THE world is grappling with a “homicidal madness which misuses God’s name in order to disseminate death”, Pope Francis has said in a New Year address to the diplomatic community, in which he has called for peace.
Terrorism, inspired by religious fundamentalism, had claimed lives in dozens of countries across the globe over the past 12 months, the Pope said on Monday.
Religious leaders should join him in “reaffirming unequivocally that one can never kill in God’s name”, he said in his annual New Year speech to diplomats stationed at the Vatican.
Too often, religion was used as a pretext for violence, he said: this was an ancient as well as a modern scourge. He noted his recent visit to Sweden to mark the forthcoming 500th anniversary of the Reformation, and the wars of religion that it unleashed (News, 4 November).
While religious leaders must address the spiritual poverty that caused faith-inspired terrorism, political leaders must address social poverty, which often created the conditions in which fundamentalism could grow and spread, he said.
More than 100 years after the “useless slaughter” of the First World War, millions of people still lived amid “senseless conflicts”, the Pope told his audience of diplomats from around the world.
“For all too many others, peace remains merely a distant dream,” he said. “We are frequently overwhelmed by images of death; by the pain of innocent men, women, and children who plead for help and consolation; by the grief of those mourning the loss of a dear one due to hatred and violence; and by the drama of refugees’ fleeing war and migrants’ meeting tragic deaths.”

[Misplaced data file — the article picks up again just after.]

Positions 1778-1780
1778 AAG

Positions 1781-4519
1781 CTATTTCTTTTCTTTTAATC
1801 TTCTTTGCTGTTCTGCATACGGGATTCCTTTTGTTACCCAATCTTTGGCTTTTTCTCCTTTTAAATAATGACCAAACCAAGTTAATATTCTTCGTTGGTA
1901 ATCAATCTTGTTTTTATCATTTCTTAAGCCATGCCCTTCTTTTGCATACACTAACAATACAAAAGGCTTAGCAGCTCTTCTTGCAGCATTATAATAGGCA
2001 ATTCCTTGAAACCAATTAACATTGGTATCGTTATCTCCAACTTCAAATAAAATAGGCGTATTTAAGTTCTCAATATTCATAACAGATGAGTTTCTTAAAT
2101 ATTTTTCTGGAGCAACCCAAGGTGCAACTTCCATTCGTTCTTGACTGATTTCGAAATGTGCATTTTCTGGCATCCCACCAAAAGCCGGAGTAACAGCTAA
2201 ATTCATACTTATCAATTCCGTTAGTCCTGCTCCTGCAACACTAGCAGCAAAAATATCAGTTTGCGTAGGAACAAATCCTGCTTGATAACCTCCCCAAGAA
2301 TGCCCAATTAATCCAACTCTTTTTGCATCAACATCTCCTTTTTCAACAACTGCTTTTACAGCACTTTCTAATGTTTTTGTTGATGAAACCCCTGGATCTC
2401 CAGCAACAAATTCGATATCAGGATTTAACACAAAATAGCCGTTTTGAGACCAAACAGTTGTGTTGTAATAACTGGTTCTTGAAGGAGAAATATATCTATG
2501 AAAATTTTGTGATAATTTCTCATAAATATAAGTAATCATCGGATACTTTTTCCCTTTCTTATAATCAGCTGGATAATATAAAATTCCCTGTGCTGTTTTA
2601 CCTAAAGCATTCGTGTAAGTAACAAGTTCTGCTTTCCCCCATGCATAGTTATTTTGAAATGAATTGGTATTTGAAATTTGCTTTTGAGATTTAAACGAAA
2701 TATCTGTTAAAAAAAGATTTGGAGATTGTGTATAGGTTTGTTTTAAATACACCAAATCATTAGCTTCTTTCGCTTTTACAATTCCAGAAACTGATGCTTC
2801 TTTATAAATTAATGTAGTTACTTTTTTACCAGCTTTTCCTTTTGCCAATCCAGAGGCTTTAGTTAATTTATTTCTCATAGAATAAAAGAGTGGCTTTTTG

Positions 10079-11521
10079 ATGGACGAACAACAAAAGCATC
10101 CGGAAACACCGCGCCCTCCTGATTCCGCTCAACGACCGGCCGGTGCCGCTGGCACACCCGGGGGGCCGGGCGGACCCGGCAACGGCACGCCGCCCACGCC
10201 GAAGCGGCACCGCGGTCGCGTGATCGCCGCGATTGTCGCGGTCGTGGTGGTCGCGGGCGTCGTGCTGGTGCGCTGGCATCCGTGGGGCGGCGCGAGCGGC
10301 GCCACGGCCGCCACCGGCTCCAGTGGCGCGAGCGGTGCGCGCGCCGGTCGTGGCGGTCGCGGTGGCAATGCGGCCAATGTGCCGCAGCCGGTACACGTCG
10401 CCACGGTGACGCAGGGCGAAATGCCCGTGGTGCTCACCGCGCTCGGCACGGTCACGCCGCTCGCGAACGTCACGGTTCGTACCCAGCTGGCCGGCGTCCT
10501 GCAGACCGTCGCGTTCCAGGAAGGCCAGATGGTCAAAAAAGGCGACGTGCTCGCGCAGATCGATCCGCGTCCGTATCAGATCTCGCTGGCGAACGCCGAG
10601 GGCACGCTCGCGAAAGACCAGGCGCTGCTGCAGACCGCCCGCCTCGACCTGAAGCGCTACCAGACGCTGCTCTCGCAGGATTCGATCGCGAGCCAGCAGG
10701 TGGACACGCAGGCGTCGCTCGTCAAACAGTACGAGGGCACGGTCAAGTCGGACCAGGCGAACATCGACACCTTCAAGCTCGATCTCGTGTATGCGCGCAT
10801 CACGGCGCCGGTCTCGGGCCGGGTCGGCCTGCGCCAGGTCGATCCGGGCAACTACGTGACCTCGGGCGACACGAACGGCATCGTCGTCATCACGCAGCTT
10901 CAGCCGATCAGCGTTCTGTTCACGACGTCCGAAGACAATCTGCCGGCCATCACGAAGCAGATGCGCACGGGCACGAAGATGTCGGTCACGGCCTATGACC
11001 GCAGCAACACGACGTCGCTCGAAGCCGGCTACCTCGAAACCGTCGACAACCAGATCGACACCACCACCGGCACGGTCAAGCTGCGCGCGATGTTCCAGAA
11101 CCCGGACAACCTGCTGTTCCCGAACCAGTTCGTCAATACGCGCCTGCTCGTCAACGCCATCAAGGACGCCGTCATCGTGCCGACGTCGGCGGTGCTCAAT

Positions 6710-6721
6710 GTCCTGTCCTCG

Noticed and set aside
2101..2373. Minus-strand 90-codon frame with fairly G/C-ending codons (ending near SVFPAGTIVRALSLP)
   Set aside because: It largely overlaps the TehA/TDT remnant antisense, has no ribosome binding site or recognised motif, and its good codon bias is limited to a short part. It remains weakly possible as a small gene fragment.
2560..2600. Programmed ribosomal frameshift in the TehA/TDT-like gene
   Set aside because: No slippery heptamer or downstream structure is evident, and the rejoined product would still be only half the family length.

True peace was not just an absence of war, but the ending of injustice, he argued. Therefore, governments must not merely aim to keep their own citizens safe, but be peacemakers who “work actively for the growth of peace”.
Picking up on the theme of last year’s address (News, 15 January 2016), Pope Francis said that there could never be true peace as long as migrants and refugees were treated as statistics rather than people.
All nations should share the burden of the current wave of migration, he argued, and find ways to welcome foreigners while maintaining internal security.
The Pope hailed faltering steps towards reconciliation in Venezuela, and between Cuba and the United States, and urged the international community not to give up hope of finding peace in the Middle East. Killing must not become an impossible-to-break habit, he urged his audience.
He drew his remarks to a close by considering the approaching 60th anniversary of the foundation of the European Union. The unification of Europe, begun after the Second World War, was, he said, a “unique opportunity for stability, peace, and solidarity between peoples”.
The values that lay behind this project were of huge importance to the Holy See, he said, and transcend the borders of the EU.